- Plastic Recycling
- Plastic Waste & Pollution
- Plastic Recycling
The Kings of Recycling Are Fighting Over Scraps
Where does it all go? The plastic bag for your supermarket run, the banh mi sandwich wrapper you strip away for lunch, the endless packaging shipped via every Amazon order, the water bottle you crush post-workout — what happens when you throw it away? And if you haul it out to your green recycling bin, does it even get recycled?
Common sense screams yes, but in the wake of changing laws and shifting global markets, the reality is far dirtier.
At a time when we’re able to irrigate deserts, create man-made glaciers, communicate constantly across time zones and borders — even if it destroys our mood and memory — one of the biggest problems we face starts at home. And no, it’s not politics or climate, but in many ways it’s just as important.
We Americans create about seven pounds of trash per person a day. As a nation, that’s more than 262 million tons of waste a year, according to the EPA. Despite our best efforts, more than half of that waste is sent to landfills, according to the Environmental Protection Agency.
The plastic that ruled our lives was a commodity yielding huge returns when it came to recycling. The market shift began tilting once China decided to stop taking our junk.
In 1960, the United States recycled 5.6 million tons of trash — a number that grew to nearly 70 million tons by 2015. While numbers have trended upward for decades, even taking into account growth in overall trash production and population, there’s been a staggering 184% increase in the amount of trash produced today versus 1960. No matter how much you fill your recycle bin, the system is crashing. The “why” is the dark corollary to globalism. Cheap products beget cheap products beget more and more packaging.
For years, the plastic that ruled our lives was a commodity yielding huge returns when it came to recycling. That profitability is based on global demand, and even before the trade war began, the market shift began tilting once China decided to stop taking our junk.
In the shadow of an interconnected world
Last year, China decided to scrap what once made fiscal dollars and sense. After years of hoovering up our junk, it stopped being profitable to sift, clean, and recycle plastics contaminated with paper, food waste, and other nonreusable materials. In 2017, China began to cut back on plastic imports. In early 2018, it banned all imports.
China’s National Sword policy meant the Middle Kingdom went from buying 60% of the plastic waste exported by the G7 during the first half of 2017 to taking less than 10% a year later. This monumental move signaled the end of the recycling market for the rest of the developed world. To give a sense of this impact domestically, the United States exported 30% less plastic scrap in the first half of 2018 than in 2017. Today, those numbers are even grimmer. The equivalent of 250 Olympic-sized swimming pools — about 19,000 shipping containers’ worth of plastic once exported abroad — is now piling up each month.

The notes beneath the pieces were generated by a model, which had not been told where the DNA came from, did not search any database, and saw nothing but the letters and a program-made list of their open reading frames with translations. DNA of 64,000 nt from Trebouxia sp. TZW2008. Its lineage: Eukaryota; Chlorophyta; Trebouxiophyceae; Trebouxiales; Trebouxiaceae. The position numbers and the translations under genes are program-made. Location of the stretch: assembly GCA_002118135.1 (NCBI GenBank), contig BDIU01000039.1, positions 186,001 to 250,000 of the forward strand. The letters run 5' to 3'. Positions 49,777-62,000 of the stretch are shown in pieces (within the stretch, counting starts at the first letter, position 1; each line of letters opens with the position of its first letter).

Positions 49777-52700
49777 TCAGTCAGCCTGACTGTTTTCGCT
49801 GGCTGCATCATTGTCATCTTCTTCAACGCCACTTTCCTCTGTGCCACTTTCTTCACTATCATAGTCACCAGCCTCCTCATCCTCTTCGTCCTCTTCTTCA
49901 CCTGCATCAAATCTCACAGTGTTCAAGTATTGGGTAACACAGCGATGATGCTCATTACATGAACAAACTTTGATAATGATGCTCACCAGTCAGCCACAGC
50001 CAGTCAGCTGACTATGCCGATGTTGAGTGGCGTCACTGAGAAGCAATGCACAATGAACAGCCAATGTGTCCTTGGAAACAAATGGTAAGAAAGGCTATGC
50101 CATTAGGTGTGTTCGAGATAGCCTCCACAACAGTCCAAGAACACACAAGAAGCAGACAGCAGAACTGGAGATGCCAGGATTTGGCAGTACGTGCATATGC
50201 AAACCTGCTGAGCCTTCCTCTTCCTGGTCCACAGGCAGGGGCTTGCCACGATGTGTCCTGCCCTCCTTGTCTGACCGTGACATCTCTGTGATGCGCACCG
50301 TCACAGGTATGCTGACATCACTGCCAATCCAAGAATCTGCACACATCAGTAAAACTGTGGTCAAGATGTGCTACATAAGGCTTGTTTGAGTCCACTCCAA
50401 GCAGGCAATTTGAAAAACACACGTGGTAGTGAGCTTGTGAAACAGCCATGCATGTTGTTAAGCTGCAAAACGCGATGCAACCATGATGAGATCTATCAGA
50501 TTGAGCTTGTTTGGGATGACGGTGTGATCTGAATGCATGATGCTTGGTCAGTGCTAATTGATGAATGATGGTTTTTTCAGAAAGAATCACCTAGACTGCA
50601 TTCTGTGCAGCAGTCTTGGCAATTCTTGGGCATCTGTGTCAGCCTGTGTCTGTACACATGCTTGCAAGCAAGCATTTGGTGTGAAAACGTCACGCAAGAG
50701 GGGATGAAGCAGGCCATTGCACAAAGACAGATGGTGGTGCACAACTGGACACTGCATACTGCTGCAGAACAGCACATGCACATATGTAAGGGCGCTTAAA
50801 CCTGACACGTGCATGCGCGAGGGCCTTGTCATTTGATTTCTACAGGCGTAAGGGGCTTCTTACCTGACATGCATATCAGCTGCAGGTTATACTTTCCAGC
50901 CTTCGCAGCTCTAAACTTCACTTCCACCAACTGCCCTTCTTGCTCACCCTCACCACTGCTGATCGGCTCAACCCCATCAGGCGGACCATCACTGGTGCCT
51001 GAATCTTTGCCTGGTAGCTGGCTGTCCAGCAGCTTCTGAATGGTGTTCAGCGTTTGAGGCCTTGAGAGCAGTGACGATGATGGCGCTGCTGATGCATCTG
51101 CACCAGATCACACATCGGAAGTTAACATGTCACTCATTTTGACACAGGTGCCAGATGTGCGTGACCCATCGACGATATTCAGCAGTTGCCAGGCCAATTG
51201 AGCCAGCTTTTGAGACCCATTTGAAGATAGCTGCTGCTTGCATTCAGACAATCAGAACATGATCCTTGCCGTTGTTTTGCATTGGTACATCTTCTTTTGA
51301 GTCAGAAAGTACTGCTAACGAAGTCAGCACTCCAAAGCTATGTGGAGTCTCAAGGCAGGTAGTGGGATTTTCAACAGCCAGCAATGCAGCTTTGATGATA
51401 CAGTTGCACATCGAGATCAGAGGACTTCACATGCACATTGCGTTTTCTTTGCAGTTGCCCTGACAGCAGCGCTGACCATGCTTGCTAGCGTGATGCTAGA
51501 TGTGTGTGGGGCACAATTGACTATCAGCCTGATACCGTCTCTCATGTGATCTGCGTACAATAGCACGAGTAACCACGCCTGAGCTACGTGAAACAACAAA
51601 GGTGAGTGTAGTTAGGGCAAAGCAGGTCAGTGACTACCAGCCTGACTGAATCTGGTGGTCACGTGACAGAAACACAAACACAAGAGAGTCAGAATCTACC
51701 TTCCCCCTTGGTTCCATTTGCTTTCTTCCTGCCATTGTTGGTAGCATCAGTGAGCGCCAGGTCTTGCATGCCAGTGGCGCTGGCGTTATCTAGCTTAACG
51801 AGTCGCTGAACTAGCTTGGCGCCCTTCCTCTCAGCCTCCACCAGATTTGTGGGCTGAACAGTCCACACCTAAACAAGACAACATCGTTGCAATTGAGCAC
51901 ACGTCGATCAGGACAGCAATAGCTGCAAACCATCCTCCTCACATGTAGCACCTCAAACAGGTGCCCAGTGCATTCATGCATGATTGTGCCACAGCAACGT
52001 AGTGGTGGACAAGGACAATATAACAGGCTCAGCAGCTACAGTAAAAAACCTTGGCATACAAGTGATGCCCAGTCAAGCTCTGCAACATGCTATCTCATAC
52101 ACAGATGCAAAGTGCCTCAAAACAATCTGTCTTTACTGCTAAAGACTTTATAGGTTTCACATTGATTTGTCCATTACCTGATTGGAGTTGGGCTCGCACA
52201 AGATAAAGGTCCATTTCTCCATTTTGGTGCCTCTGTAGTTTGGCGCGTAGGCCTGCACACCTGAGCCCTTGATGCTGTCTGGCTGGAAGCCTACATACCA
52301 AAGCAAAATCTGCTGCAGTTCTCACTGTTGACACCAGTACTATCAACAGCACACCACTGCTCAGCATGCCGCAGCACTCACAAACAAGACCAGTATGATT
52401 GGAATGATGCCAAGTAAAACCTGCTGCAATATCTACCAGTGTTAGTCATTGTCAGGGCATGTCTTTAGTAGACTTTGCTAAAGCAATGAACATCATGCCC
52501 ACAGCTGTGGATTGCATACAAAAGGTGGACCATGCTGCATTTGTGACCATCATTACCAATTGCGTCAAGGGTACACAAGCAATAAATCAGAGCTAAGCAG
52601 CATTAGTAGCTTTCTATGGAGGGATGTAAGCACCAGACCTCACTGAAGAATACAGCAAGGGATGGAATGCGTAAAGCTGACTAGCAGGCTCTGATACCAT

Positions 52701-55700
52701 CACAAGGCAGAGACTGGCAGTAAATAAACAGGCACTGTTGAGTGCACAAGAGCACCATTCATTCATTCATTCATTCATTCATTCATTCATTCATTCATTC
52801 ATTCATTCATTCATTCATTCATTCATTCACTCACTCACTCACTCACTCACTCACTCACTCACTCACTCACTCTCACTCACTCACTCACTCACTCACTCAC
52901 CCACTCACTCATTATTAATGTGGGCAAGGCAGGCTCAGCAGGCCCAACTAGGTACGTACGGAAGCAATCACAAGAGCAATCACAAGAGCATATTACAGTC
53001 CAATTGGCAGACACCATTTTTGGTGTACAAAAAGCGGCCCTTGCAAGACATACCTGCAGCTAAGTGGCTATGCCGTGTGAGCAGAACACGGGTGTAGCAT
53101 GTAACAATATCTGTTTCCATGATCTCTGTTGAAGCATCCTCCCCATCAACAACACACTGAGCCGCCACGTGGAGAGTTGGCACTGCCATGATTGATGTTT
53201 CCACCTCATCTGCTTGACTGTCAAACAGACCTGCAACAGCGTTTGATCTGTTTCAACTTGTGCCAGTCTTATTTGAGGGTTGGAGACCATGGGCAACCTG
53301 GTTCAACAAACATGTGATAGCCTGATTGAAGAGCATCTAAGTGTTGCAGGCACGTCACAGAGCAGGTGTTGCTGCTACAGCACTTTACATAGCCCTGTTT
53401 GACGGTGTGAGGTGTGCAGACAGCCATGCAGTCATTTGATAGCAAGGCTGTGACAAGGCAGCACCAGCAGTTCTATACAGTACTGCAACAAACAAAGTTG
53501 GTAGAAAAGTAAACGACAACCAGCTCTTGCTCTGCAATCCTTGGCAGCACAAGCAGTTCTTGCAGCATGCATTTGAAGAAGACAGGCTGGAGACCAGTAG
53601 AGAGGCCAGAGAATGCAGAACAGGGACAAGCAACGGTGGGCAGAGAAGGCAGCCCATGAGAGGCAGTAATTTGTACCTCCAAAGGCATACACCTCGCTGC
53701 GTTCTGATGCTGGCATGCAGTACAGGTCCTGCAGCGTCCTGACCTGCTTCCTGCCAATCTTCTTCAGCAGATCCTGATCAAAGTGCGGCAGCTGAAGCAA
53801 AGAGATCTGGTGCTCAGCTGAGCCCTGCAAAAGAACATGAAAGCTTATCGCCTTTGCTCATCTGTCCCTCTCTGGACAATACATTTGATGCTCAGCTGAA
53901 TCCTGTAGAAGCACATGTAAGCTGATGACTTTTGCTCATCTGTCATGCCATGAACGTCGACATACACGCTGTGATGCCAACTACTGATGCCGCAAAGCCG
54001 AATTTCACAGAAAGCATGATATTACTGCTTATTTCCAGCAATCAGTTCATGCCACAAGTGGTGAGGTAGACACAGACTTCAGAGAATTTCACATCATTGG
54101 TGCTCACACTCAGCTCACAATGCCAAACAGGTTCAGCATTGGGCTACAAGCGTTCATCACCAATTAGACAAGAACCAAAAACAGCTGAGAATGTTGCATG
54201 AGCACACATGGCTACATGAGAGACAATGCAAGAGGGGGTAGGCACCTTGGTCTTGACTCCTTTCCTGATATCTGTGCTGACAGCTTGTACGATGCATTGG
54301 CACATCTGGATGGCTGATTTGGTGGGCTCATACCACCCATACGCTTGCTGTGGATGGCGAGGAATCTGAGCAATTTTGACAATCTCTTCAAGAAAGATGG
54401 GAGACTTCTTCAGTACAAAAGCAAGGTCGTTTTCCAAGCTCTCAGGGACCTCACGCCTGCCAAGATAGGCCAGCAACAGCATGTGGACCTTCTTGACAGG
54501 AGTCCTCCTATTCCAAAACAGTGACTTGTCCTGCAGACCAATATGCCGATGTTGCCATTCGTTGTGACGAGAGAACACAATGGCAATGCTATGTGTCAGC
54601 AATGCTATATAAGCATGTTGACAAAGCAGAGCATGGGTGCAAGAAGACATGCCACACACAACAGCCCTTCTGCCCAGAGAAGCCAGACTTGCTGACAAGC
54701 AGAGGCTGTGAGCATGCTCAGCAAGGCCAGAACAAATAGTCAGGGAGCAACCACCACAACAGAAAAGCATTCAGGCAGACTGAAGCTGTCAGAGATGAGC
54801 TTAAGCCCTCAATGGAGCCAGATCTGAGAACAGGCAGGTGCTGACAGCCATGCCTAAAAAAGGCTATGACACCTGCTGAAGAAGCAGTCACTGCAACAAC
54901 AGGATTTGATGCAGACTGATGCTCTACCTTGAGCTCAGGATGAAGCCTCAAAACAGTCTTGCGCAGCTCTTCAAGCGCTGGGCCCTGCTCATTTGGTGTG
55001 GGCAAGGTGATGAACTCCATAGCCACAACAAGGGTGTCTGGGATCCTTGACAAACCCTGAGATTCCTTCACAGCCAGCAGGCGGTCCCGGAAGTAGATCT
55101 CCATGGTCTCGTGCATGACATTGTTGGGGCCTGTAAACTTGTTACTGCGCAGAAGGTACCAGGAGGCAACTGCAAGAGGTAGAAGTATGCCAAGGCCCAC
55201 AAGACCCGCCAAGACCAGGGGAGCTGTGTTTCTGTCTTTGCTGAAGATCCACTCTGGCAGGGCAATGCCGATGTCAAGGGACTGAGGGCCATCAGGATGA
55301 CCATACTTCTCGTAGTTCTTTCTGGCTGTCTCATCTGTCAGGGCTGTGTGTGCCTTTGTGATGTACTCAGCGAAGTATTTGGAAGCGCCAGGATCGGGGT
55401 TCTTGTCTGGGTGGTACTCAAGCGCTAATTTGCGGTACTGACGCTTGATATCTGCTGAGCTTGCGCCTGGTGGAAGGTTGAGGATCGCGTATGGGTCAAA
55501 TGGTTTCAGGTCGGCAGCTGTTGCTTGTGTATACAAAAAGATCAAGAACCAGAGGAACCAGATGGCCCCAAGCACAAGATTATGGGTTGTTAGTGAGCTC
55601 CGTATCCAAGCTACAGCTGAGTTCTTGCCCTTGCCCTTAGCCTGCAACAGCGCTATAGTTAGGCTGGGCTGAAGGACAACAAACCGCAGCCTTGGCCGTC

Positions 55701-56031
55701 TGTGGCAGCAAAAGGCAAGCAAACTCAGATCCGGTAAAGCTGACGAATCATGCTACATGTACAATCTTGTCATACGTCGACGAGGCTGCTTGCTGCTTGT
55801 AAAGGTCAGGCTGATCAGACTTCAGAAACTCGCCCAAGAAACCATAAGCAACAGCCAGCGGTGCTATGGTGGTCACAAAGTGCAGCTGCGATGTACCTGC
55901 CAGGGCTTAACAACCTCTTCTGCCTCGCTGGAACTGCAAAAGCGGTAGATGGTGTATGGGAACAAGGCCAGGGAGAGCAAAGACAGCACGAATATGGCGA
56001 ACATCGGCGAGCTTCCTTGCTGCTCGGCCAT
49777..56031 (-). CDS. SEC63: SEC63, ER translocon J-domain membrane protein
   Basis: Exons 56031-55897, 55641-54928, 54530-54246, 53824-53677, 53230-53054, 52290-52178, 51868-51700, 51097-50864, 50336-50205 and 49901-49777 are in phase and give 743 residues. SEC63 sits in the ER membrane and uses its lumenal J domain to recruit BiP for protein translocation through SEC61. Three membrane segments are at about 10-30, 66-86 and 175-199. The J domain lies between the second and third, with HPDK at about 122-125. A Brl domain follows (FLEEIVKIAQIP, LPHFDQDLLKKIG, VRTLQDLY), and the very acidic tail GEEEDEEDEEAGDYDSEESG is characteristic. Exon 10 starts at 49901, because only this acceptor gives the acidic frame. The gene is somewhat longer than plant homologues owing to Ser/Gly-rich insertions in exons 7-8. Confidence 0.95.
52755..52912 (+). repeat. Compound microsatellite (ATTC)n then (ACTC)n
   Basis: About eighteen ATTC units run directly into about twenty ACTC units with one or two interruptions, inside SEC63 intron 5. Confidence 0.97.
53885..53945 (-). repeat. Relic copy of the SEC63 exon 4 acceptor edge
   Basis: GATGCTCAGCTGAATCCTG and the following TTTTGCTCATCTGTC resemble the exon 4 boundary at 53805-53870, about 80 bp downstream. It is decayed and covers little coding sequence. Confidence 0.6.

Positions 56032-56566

As a result of this ever-growing pile, U.S. cities are now sending their plastic to landfills in record numbers. In my own Los Angeles County, Coby Skye, assistant deputy director of environmental programs for L.A. County’s Department of Public Works, admitted to the Guardian recently that cities throughout the United States are reflecting this global change by dumping everything you and I throw into a recycling bin into a landfill.
The coming new world order
With China saying no, new scrap kings have been crowned in Thailand, Malaysia, and Vietnam, since many Southeast Asian nations have scant environmental restrictions and are teeming with illegal processing plants and pollution. In Thailand alone, there are at least 60,000 Thai and foreign-registered factories that import waste products, many of them toxic. Greenpeace says Thailand’s plastic waste imports grew from 70,000 tons in 2016 to nearly half a million tons in 2018. In that two-year span in Southeast Asia, plastic waste imports rose over 171%, which translates to about 423,000 20-foot shipping containers.
There’s big money driving these moves. Between January and November of last year, Chinese imports of copper scrap from Thailand shot up nearly 95% from 2017, a 355% leap from the previous year; in the Philippines, scrap copper shipments rose over 520%. But even that shift could now be threatened.
A new legally binding and globally reaching hard stop called the Basel Amendment seeks to protect the developing world from all of our junk. The treaty, which was ratified earlier this year by 187 nations — though not the United States — amounts to a de facto trade restriction where rich nations could no longer dump their trash in 36 developing ones. In many ways this is an idealistic approach to protecting the third world, but doing so poses a huge unanswered question: If not there, then where?
Why hasn’t the United States backed the amendment? The EPA says it hinders recycling. In a July letter to the Basel Action Network, the nongovernmental organization that championed the change, EPA Administrator Andrew Wheeler waves a stick, warning that these regulations will promote more waste being sent to landfills by the first world.
The Basel Action Network reckons forcing world governments into an even more untenable solution will force their hand and, thereby, actionable change. To that end, it advocates for legislation and market incentives to reduce plastics use, which Jim Pickett, the organization’s executive director, calls the only solution to this problem.